Astronauts arrive at International Space Station, make spaceflight history
Cape Canaveral, Fla. — SpaceX delivered two astronauts to the International Space Station for NASA on Sunday, following up a historic liftoff with an equally smooth docking in yet another first for Elon Musk’s company.
With test pilots Doug Hurley and Bob Behnken poised to take over manual control if necessary, the SpaceX Dragon capsule pulled up to the station and docked automatically, no assistance needed. The linkup occurred 262 miles (422 kilometers) above the China-Mongolia border.
“Congratulations on a phenomenal accomplishment and welcome to the International Space Station,” SpaceX Mission Control radioed from Hawthorne, California.
It was the first time a privately built and owned spacecraft carried astronauts to the orbiting lab in its nearly 20 years. NASA considers this the opening volley in a business revolution encircling Earth and eventually stretching to the moon and Mars.
“Bravo on a magnificent moment in spaceflight history,” NASA’s Mission Control piped in from Houston.
NASA astronaut Chris Cassidy greeted the incoming crew by ringing the ship’s bell aboard the space station.
The docking occurred a little early, barely 19 hours after a SpaceX Falcon 9 rocket blasted off Saturday afternoon from Kennedy Space Center, the nation’s first astronaut launch to orbit from home soil in nearly a decade.
Despite the coronavirus pandemic, thousands jammed surrounding beaches, bridges and towns to watch as SpaceX became the world’s first private company to send astronauts into orbit, and ended a nine-year launch drought for NASA. The achievement, years in the making, is expected to drive down launch costs so more people might be able to afford a ticket to space in the coming years.
A few hours before docking, the Dragon riders reported that their capsule, newly named Endeavour after the retired shuttle, was performing beautifully. Just in case, they slipped back into their pressurized launch suits and helmets for the rendezvous.
Gleaming white in the sunlight, the Dragon was easily visible from a few miles out, its nose cone open and exposing its docking hook as well as a blinking light. The capsule loomed ever larger on live NASA TV as it closed the gap.
Hurley and Behnken took over the controls – using high-tech touchscreens – and did a little piloting less than a couple hundred yards (meters) out as part of the test flight, before putting it back into automatic for the final approach. Hurley said the capsule handled “really well, very crisp.”
The astronauts thanked everyone once the capsule was latched securely to the space station. The only snag appeared to involve Dragon’s communication lines: The astronauts could barely understand the calls coming from Houston’s Mission Control following the linkup.
“It’s been a real honor to be just a small part of this nine-year endeavor since the last time a United States spaceship has docked with the International Space Station,” Hurley said. He was the pilot of that last spaceship, shuttle Atlantis in July 2011.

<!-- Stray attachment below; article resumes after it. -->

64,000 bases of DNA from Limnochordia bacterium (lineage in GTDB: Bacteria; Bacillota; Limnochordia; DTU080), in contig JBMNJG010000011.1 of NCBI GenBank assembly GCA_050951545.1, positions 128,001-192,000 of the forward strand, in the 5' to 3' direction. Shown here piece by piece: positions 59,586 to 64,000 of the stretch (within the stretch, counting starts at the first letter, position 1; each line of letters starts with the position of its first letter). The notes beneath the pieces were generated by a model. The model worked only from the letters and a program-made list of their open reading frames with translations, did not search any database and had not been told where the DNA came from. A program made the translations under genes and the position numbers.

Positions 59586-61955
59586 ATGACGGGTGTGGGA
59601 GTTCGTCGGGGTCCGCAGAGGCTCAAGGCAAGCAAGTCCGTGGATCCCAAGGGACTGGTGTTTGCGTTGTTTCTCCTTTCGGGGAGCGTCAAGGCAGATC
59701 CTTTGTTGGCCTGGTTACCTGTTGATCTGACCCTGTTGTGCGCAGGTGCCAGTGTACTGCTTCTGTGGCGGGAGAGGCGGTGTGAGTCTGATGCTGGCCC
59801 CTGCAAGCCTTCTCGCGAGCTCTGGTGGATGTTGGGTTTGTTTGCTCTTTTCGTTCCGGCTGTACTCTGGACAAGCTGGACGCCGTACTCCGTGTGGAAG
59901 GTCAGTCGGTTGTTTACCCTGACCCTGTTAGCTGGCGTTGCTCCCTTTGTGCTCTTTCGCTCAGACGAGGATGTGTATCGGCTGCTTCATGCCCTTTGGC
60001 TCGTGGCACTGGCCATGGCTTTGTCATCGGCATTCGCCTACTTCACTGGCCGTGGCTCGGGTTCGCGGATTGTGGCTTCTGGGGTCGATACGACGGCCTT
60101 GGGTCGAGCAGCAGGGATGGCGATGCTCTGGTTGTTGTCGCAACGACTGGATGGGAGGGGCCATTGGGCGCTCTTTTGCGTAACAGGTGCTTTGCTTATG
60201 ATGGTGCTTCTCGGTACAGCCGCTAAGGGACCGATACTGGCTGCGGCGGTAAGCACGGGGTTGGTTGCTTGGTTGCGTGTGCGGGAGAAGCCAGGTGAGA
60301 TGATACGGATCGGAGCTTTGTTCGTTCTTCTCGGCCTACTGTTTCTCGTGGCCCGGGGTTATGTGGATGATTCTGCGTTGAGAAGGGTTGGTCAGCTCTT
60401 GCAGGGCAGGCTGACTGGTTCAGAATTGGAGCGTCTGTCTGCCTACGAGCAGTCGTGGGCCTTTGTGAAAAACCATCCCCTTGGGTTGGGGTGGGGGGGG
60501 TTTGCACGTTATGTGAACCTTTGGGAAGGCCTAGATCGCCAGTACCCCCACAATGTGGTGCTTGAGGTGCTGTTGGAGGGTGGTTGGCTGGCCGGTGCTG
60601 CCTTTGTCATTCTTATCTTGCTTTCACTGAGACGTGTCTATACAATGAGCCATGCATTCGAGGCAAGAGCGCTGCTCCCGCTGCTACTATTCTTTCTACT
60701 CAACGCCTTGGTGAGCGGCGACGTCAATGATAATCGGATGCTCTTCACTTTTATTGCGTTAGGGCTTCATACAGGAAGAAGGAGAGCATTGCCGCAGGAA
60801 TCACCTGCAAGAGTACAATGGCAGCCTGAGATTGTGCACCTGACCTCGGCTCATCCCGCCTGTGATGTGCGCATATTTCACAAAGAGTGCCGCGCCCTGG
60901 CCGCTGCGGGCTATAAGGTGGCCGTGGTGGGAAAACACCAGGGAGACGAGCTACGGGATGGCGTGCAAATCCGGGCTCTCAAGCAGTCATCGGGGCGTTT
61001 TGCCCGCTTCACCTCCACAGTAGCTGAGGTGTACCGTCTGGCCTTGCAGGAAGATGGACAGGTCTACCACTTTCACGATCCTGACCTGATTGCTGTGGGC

NASA turned to private industry to pick up the slack following the shuttle fleet’s retirement, hiring SpaceX and Boeing in 2014 for space station taxi services. Boeing’s first astronaut flight isn’t expected until next year.
Given the continuing high-risk drama, SpaceX and NASA officials had held off on any celebrations until after Sunday morning’s docking – and possibly not until the two astronauts are back on Earth sometime this summer. Clearly relieved, NASA Administrator Jim Bridenstine tweeted a big “welcome home” to the Dragon fliers – “America’s two favorite dads.” SpaceX has been calling them “dads” to drive home the fact that two lives were at stake in this highly technical effort.
NASA has yet to decide how long Hurley and Behnken will spend at the space station, somewhere between one and four months. While they’re there, the Dragon test pilots will join NASA’s Cassidy and two Russian station residents in performing experiments and possibly spacewalks to install fresh station batteries.
While U.S. astronauts will continue to catch a ride on Russian Soyuz rockets, it will be through a barter system now that NASA’s commercial crew program has finally taken flight. NASA had been shelling out tens of millions of dollars for every Soyuz seat.
In a show-and-tell earlier Sunday, the astronauts gave a quick tour of the Dragon’s sparkling clean insides, quite spacious for a capsule. They said the liftoff was pretty bumpy and dynamic, nothing the simulators could have mimicked.
The blue sequined dinosaur accompanying them – their young sons’ toy, named Tremor – was also in good shape, Behnken assured viewers. Tremor was going to join Earthy, a plush globe delivered to the space station on last year’s test flight of a crew-less crew Dragon. Behnken said both toys would return to Earth with them at mission’s end.
An old-style capsule splashdown is planned.
After liftoff, Musk told reporters that the capsule’s return will be more dangerous in some ways than its launch. Even so, getting the two astronauts safely to orbit and then the space station had everyone breathing huge sighs of relief.
As always, Musk was looking ahead.
“This is hopefully the first step on a journey toward a civilization on Mars,” he said Saturday evening.